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In set theory, intersection of sets is one of the important operations. The term intersection tells us it is a collection of common elements. We can perform this operation on two or more than two sets. The common outcomes in all sets falls in a separate and single set which is called intersection of sets. We can say that when two sets intersects each other or contains common elements then this part or the collection of these elements is called intersection of sets. Intersection is denoted by $\cap$. If we have two events A and B then A $\cap$ B is called intersection of A and B. For Example: A = {2, 5, 6} and B = {15, 2, 10} then A $\cap$ B = {2}.

Intersection of events is the intersection of two or more than two events. We can say that when two sets contain common elements then the collection of these elements is called intersection. All those elements of given sets or events which are common form a new event which is called intersection of events.
Intersection is denoted by $\cap$. If we have two events A and B then A $\cap$ B is called intersection of A and B.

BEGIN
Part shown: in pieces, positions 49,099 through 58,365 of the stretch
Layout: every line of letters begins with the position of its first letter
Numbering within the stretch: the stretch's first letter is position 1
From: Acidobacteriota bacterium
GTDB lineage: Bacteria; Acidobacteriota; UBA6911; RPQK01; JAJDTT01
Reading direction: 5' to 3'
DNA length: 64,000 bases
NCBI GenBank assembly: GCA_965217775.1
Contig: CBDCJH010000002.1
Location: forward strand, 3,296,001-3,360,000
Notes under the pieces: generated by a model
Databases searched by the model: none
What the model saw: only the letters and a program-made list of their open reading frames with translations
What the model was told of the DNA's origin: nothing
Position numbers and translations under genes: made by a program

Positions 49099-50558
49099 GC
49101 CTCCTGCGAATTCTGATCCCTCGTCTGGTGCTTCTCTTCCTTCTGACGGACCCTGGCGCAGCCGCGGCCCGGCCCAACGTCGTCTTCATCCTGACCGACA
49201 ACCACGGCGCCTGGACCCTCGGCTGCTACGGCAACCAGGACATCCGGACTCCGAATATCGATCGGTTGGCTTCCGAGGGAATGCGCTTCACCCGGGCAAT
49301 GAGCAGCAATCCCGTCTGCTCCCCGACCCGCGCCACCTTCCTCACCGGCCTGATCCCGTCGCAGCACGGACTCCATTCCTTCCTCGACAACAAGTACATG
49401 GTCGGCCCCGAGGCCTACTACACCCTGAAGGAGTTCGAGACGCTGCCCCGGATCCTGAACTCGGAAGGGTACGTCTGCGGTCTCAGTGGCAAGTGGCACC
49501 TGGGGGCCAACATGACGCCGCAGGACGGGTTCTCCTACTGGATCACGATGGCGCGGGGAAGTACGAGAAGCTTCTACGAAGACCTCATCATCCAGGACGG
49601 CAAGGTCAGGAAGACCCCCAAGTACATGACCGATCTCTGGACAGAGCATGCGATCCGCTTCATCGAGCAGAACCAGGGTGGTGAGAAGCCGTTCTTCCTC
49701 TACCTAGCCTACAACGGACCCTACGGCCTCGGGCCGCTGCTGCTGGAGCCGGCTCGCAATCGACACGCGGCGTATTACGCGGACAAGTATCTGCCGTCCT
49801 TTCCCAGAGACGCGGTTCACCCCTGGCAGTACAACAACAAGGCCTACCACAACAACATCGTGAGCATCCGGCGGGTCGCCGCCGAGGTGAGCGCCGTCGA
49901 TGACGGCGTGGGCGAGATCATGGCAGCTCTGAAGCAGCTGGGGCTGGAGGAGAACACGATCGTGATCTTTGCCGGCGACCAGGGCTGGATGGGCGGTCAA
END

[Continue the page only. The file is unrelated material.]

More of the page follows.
The calculation of intersection of events is easy to understand. If we have two sets of event and we are asked to find the intersection of events then we just collect all common elements of both given sets and put these in a new set and this new formed set is called intersection of given events.
Like We have two sets of events P={2, 4, 6, 8, 10, 12} and Q={4, 8, 12, 16}. If we need to find the intersection of P and Q.
Then we collect common elements in P and Q. So, the intersection of P and Q is:
P $\cap$ Q= {4, 8, 12}
Example 1: If A={x, y, z, a, b} B={x, y, z, 0} then find out intersection of A and B.
Solution: The given events are
A={x, y, z, a, b} B={x, y, z, 0}
Since, the common elements in A and B are x, y and z. So
A $\cap$ B ={x, y, z}
Example 2: If P = {2, 4, 6, 8} and Q = {1, 5, 9} and R = {a, b, c} then find out intersection of P, Q and R.
Solution: The given events are:
P = {2, 4, 6, 8} and Q = {1, 5, 9} and R = {a, b, c}
Since, there is not any element common in all three events P, Q and R. So
P $\cap$ Q $\cap$ R = { } or $\phi$
Example 3: If A = {All positive numbers} and B = {All even numbers} then find out A $\cap$ B.
Solution: Given events:
A = {All positive numbers} and B = {All even numbers}
Since, all positive numbers contains all even numbers also. It means all even numbers are common in both A and B sets. So, A $\cap$ B = {All even numbers}